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Souvenir Mining Spoon Smuggler Mine Aspen CO
  Souvenir Mining Spoon Smuggler Mine Aspen.JPG - SOUVENIR MINING SPOON SMUGGLER MINE ASPEN CO - Sterling silver souvenir spoon, 5 1/4 in. long, bowl engraved with mine and mill buildings and marked SMUGGLER MINE ASPEN COLO, handle marked in decorative pattern,  reverse marked Sterling with maker’s mark for Whiting Manufacturing Co. (1866-1926 New York City) and Pat. 1893 [The Smuggler Mine is located on the slopes of Smuggler Mountain, at the north edge of Aspen, Colorado. It is the oldest operating silver mine in the Aspen mining district.  The name Smuggler came from Charles Bennett, the first recorded claimant, in 1879.  Bennett added to his mining claims a ranch in the area of the valley floor being used as a camp. In 1880 he sold them all to B. Clark Wheeler and Charles Hallam, who with their partners, among them David Hyman, the Cincinnati man who had first hired them to search for business opportunities in Colorado, formed the Aspen Town and Land Company. They surveyed and platted the 282-acre ranch, subdivided it, named the streets after themselves and sold the lots for $10 each, an event which brought the city of Aspen into existence.  Hyman eventually assumed control of the Smuggler Mine which became wildly productive in the late 1880s.  The passage of the Sherman Silver Purchase Act in 1890, increasing the federal government's required purchase of that metal, contributed considerably to the prosperity of the city, whose population reached its all-time peak that year of over 10,000.  For a time in the early 1890s, the Smuggler employed over 200 miners and produced one-fifth of the world’s silver.  With the repeal of the Sherman Silver Purchase Act in 1893, the price dropped, and many of Aspen's mines had to close.  The Smuggler ceased most operations and laid off 70 of its miners.  In 1894 the largest silver nugget ever was mined from Smuggler's depths. Originally, it weighed 2,340 pounds, but was too large to be brought from the mine intact. It was broken into three pieces, the largest weighing 1,840 pounds. The price of silver began to rise slightly in 1895, and the Smuggler was one of the few mines in the Aspen area to reopen. In 1917 the Smuggler reached the bottom of the vein that had been the mine's main source of ore and David Hyman decided to shut down the mine. The mine opened briefly in the 1970s but in 1984 it was designated a Superfund site after tests found high levels of lead and cadmium in the soil. It took the Environmental Protection Agency 12 years to clean up the site. While it is estimated that nearly a million pounds of recoverable ore remain in the mine, it is used as much for tours today as mining. In 2015 the mine, now listed on the National Historic Register, was sold and continues as an underground tour attraction.]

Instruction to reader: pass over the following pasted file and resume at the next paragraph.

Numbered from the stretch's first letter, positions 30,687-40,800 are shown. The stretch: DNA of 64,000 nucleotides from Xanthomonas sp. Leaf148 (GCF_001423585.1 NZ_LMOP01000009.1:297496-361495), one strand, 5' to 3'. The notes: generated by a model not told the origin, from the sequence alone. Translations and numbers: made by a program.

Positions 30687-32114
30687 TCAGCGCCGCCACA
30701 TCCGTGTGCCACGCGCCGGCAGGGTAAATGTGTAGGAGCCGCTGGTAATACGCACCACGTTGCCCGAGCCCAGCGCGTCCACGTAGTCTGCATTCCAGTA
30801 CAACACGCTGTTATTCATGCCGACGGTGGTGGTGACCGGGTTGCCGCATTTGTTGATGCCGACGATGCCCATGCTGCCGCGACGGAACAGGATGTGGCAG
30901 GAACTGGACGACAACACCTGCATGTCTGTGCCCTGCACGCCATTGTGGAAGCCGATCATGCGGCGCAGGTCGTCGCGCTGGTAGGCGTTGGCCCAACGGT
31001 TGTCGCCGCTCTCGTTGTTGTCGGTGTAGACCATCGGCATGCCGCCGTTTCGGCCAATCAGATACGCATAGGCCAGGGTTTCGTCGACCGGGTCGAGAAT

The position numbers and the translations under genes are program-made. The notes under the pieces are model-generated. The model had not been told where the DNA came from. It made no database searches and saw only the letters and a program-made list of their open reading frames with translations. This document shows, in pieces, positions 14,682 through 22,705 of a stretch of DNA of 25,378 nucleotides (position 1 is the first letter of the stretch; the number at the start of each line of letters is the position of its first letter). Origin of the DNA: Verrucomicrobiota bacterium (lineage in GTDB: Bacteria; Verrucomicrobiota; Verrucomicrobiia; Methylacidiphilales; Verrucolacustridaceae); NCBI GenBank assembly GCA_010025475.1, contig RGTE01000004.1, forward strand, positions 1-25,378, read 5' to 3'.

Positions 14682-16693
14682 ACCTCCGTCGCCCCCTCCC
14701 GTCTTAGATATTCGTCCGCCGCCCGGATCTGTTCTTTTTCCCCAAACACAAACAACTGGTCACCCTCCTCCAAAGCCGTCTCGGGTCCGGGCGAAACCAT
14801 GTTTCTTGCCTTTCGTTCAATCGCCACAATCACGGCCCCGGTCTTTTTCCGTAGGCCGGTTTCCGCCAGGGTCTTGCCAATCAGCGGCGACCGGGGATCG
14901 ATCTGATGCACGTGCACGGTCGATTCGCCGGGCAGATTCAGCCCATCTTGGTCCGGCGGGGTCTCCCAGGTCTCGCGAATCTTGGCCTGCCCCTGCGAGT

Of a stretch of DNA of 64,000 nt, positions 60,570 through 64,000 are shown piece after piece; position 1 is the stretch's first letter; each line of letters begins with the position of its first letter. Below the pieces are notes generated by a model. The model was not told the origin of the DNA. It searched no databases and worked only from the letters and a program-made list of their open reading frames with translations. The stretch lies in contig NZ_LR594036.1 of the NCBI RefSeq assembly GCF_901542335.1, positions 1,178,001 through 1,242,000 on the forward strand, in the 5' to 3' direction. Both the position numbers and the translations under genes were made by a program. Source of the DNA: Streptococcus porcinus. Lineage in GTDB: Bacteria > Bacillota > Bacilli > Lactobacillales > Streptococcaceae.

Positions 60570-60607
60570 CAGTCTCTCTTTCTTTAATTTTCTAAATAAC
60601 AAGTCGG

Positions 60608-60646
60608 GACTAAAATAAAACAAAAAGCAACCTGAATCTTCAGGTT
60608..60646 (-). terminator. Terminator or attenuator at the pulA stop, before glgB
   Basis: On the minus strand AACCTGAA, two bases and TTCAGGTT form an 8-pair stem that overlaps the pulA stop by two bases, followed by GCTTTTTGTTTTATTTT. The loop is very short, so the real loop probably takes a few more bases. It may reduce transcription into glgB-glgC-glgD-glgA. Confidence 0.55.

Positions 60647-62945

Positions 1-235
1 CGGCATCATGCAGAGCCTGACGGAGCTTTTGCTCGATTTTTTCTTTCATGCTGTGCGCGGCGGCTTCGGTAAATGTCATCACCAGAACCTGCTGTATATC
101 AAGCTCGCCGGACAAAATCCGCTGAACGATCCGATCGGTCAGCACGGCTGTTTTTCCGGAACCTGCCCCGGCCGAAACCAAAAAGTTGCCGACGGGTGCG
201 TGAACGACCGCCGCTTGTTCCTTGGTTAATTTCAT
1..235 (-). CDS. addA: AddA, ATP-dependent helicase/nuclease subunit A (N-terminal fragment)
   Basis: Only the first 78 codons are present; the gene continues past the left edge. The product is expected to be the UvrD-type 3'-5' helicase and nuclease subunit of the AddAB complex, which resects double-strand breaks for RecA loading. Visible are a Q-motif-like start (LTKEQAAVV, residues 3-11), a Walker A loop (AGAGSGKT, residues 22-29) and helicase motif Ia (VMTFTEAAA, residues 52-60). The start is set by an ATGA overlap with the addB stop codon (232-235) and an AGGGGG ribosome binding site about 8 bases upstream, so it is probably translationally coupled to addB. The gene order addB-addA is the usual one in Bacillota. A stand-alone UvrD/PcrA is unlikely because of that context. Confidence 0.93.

Souvenir Mining Spoon Bowl Smuggler Mine Aspen
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Souvenir Mining Spoon Smuggler Mine Aspen | SOUVENIR MINING SPOON SMUGGLER MINE ASPEN CO - Sterling silver souvenir spoon, 5 1/4 in. long, bowl engraved with mine and mill buildings and marked SMUGGLER MINE ASPEN COLO, handle marked in decorative pattern, reverse marked Sterling with maker’s mark for Whiting Manufacturing Co. (1866-1926 New York City) and Pat. 1893 [The Smuggler Mine is located on the slopes of Smuggler Mountain, at the north edge of Aspen, Colorado. It is the oldest operating silver mine in the Aspen mining district. The name Smuggler came from Charles Bennett, the first recorded claimant, in 1879. Bennett added to his mining claims a ranch in the area of the valley floor being used as a camp. In 1880 he sold them all to B. Clark Wheeler and Charles Hallam, who with their partners, among them David Hyman, the Cincinnati man who had first hired them to search for business opportunities in Colorado, formed the Aspen Town and Land Company. They surveyed and platted the 282-acre ranch, subdivided it, named the streets after themselves and sold the lots for $10 each, an event which brought the city of Aspen into existence. Hyman eventually assumed control of the Smuggler Mine which became wildly productive in the late 1880s. The passage of the Sherman Silver Purchase Act in 1890, increasing the federal government's required purchase of that metal, contributed considerably to the prosperity of the city, whose population reached its all-time peak that year of over 10,000. For a time in the early 1890s, the Smuggler employed over 200 miners and produced one-fifth of the world’s silver. With the repeal of the Sherman Silver Purchase Act in 1893, the price dropped, and many of Aspen's mines had to close. The Smuggler ceased most operations and laid off 70 of its miners. In 1894 the largest silver nugget ever was mined from Smuggler's depths. Originally, it weighed 2,340 pounds, but was too large to be brought from the mine intact. It was broken into three pieces, the largest weighing 1,840 pounds. The price of silver began to rise slightly in 1895, and the Smuggler was one of the few mines in the Aspen area to reopen. In 1917 the Smuggler reached the bottom of the vein that had been the mine's main source of ore and David Hyman decided to shut down the mine. The mine opened briefly in the 1970s but in 1984 it was designated a Superfund site after tests found high levels of lead and cadmium in the soil. It took the Environmental Protection Agency 12 years to clean up the site. While it is estimated that nearly a million pounds of recoverable ore remain in the mine, it is used as much for tours today as mining. In 2015 the mine, now listed on the National Historic Register, was sold and continues as an underground tour attraction.] Download Original Image
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